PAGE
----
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Stockton rolling out $3,000 grants for struggling small businesses

167 small business grants of $3,000 are up for grabs in Stockton on a "first come, first serve" basis.

STOCKTON, Calif. — It's taken some work, but Fat City Brew and BBQ on Stockton's Miracle Mile is still open for take-out.

"It's been an adventure. We've been trying new things, and it's been working out pretty good," said Don King, the restaurant owner.

King estimates he's lost half his business income due to the coronavirus pandemic, but some relief might be on the way from the City of Stockton.

The City is offering 167 small business grants of $3,000 to help businesses like Fat City.

"We'll be able to help over 160 small businesses because we understand small businesses are the engines that really grow and power our local economy," said Stockton Mayor Michael Tubbs during a news conference streamed live on the city's website.

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The application is online at AdvantageStockton.com or Stocktonstrong.org. To be eligible, you must: 

  • have an existing business in Stockton
  • be "for profit" 
  • have a current business license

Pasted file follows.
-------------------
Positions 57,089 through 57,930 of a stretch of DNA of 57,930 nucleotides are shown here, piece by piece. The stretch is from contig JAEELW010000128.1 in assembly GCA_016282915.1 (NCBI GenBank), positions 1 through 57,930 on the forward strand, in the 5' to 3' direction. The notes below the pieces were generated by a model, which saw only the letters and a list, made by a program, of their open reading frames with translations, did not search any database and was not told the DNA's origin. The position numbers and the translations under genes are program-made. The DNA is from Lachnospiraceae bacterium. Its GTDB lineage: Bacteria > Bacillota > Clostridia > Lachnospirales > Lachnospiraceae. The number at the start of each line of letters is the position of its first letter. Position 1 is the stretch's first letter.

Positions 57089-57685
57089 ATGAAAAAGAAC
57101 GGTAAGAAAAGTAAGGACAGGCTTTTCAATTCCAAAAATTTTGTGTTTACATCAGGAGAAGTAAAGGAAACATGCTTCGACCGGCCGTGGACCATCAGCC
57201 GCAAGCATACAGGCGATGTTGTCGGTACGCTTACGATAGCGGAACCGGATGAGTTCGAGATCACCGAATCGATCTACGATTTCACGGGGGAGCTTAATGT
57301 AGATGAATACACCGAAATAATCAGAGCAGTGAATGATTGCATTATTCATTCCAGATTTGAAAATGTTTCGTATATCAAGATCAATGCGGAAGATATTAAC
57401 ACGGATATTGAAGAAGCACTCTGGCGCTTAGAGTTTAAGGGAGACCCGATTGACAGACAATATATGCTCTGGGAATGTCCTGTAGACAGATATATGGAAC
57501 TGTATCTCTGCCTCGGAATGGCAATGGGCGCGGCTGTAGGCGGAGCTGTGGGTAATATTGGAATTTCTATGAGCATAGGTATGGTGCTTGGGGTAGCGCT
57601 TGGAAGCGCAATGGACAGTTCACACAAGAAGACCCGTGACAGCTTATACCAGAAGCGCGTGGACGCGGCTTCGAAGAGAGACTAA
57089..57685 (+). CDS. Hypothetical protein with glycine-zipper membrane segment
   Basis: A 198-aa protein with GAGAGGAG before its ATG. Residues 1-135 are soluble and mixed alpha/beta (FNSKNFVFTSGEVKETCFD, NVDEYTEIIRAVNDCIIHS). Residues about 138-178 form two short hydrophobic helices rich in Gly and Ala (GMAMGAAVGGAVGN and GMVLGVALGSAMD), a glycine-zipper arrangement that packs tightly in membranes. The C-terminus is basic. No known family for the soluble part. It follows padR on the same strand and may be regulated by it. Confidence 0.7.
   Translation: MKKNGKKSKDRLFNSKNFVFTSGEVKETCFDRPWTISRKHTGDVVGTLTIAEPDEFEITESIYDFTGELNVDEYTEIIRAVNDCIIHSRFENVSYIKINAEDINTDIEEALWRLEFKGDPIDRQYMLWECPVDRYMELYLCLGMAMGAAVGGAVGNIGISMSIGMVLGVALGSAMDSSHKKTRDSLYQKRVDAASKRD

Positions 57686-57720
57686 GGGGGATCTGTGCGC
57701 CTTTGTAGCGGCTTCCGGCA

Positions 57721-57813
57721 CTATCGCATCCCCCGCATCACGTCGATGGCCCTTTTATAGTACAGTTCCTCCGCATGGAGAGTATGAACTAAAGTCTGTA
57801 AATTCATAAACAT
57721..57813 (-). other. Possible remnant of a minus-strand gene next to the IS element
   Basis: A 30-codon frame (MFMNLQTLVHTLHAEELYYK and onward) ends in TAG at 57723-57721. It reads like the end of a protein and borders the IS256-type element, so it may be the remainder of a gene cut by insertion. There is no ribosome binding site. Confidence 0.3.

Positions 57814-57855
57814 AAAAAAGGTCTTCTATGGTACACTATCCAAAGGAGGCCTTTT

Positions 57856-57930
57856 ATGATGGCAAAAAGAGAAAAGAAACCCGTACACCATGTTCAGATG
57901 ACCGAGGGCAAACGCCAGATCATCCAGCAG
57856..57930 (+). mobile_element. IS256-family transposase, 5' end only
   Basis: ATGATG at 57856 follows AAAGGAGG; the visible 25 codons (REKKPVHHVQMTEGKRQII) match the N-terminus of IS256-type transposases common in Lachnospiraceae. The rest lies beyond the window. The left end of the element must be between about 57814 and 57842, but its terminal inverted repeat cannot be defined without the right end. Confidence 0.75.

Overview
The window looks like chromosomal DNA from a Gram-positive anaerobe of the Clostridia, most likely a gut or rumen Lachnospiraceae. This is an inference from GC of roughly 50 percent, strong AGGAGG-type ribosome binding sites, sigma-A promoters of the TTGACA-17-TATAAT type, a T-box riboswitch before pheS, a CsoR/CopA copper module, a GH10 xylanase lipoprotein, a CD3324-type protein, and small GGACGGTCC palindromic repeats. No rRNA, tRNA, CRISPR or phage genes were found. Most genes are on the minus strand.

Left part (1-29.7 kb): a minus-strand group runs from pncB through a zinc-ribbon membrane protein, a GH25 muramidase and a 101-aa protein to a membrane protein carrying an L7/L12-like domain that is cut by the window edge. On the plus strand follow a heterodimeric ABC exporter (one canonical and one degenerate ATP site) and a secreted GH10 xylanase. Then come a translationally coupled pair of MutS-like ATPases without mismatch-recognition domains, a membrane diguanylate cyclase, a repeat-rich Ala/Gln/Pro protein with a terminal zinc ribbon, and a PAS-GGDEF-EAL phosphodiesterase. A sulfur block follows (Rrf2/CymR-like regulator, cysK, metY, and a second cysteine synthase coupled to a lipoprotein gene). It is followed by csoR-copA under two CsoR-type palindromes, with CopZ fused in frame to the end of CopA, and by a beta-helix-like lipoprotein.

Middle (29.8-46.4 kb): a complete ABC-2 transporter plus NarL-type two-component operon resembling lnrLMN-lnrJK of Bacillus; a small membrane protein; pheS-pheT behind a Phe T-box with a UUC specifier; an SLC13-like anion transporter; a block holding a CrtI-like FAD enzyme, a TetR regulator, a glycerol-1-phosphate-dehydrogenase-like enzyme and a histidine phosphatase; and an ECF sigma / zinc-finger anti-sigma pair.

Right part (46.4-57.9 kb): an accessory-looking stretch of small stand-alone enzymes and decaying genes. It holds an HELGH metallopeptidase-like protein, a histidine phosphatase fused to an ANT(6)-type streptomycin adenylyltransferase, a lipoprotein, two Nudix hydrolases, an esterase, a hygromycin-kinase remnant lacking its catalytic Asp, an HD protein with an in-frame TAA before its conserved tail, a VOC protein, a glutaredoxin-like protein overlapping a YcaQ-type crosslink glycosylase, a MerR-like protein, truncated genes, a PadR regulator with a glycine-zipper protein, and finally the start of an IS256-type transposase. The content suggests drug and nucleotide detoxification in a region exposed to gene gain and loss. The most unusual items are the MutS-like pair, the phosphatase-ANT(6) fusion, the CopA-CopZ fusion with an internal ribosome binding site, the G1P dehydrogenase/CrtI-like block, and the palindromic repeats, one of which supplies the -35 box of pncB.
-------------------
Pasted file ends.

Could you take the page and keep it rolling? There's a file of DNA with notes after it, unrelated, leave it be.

• a business or personal bank account
  • have no "open code violations"  
  • be "negatively impacted by Covid-19

It's all "first come, first serve" said city leaders during their news conference Thursday morning.

Fat City has had to lay off about a quarter of its staff and get creative with their menu to stay afloat.

"We tried doing the family pack before we were doing any family pack meal. Now, we do that. That's been really a good success for us," said King, who has 13 employees.

The grant money comes from a combination of the city's Emergency Response Fund and the Bay Area based, small business empowerment, non-profit, Main Street Launch.

Don King has put in his application and says every bit helps.

"Help with payroll and rent and utilities and stuff like that... because those things don't change," added King.

The city will use email to tell people whether they've been approved.

As for how long that approval process will take, the city says it will "largely depend on the volume of inquiries we receive."

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